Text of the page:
You may have seen (or read some of) the “Who was/is . . .” series of biographies (published by Penguin). As a teacher, I found my students loved to read these books.
I admit that, at first, I was a little dubious of their value. I am always a little hesitant with book series as they can be formulaic and lacking in promoting acquisition of new vocabulary (Harry Potter, Chronicles of Narnia and other classic series excluded). Also, as a fifth grade teacher, I felt the reading level was a little low for my students. However, as I have read many in the series over the years, I have concluded that they are definitely worth the investment (in terms of both money and time).
The main reason for this is that the books help young readers identify traits, attributes, and other characteristics associated with achieving fulfillment in a chosen field. As a creativity researcher, I am very interested in the traits of creative individuals. Although there is not really a consensus list of traits, those commonly associated with creativity include (but are not limited to):
The architect of this series (the books have different authors) obviously is interested in traits, too. In an unobtrusive but identifiable manner, the series examples that are about creative individuals highlight these traits and detail experiences from the subject’s life that demonstrate them. The books often go beyond illustrating the traits – they discuss the activities (even in childhood) that these individuals engaged in to develop these traits (as well as attributes and skills).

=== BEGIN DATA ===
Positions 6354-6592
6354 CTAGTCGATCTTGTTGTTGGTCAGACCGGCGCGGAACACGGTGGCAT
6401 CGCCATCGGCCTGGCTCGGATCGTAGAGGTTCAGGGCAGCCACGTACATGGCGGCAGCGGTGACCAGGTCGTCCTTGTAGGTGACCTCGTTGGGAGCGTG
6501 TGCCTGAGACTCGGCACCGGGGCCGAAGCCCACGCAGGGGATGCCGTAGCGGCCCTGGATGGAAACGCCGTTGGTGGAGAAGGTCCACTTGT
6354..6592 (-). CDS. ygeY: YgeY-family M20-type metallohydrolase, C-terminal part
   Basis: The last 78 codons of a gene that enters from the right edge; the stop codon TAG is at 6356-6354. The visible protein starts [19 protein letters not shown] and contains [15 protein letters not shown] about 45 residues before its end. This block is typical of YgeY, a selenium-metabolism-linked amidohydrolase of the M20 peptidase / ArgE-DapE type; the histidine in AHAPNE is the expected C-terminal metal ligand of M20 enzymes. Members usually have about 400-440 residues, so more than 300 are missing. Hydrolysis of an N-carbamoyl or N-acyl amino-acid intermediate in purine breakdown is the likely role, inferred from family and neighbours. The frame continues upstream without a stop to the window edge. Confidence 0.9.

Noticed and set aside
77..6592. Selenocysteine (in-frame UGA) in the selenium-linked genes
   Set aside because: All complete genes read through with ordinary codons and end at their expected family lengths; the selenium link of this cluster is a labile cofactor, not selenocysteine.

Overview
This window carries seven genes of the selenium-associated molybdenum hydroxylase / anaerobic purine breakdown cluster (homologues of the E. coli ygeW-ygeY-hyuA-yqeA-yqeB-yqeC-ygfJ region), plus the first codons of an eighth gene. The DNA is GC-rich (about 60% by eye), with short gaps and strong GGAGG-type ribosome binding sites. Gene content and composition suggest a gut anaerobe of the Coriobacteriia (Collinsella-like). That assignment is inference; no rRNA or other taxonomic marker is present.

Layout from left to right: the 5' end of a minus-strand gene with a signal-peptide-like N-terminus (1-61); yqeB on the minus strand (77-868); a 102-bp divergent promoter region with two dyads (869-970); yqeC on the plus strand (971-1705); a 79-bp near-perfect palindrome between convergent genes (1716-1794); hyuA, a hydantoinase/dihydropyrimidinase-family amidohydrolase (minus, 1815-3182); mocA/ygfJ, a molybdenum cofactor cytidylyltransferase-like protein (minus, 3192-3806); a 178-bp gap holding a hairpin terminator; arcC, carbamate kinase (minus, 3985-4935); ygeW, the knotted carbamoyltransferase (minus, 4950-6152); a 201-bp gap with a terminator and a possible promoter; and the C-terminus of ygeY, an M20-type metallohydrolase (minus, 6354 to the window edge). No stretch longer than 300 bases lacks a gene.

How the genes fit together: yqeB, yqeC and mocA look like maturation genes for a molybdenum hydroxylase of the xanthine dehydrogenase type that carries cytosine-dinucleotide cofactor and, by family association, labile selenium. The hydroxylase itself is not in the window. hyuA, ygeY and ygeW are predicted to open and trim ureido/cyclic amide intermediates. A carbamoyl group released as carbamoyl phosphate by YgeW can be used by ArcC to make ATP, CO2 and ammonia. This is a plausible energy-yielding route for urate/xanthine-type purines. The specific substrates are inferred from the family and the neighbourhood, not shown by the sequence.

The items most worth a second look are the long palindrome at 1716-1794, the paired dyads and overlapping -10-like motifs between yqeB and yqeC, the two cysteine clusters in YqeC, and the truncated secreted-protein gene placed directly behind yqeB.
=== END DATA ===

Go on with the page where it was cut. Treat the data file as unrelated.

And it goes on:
The same is true when reading the series entries about leaders, scientists, entrepreneurs, etc. It is easy to see (from childhood on) the traits and attributes associated with (and that contributed to) each individual’s accomplishments in his or her field.
I have included some items here that might be helpful as you use the books (files at the end of this blog post).
Effectively, the books serve as mini-mentors – showing children a pathway to fulfillment in a chosen career. As a bonus, the biographies tend to lay bare the subjects’ failures, illustrating for the reader the ways in which failures can be learning experiences and how one can move on from them.
As with just about enterprise, the “Who was . . .” series has its own website. The main purpose of the website is to sell books (of course), but they do offer a pop quiz, an app adventure game, lesson plans and worksheets.
If you work with a child who is between grades three through six, dig into some of these books and learn all about the traits that helped these individuals achieve their goals.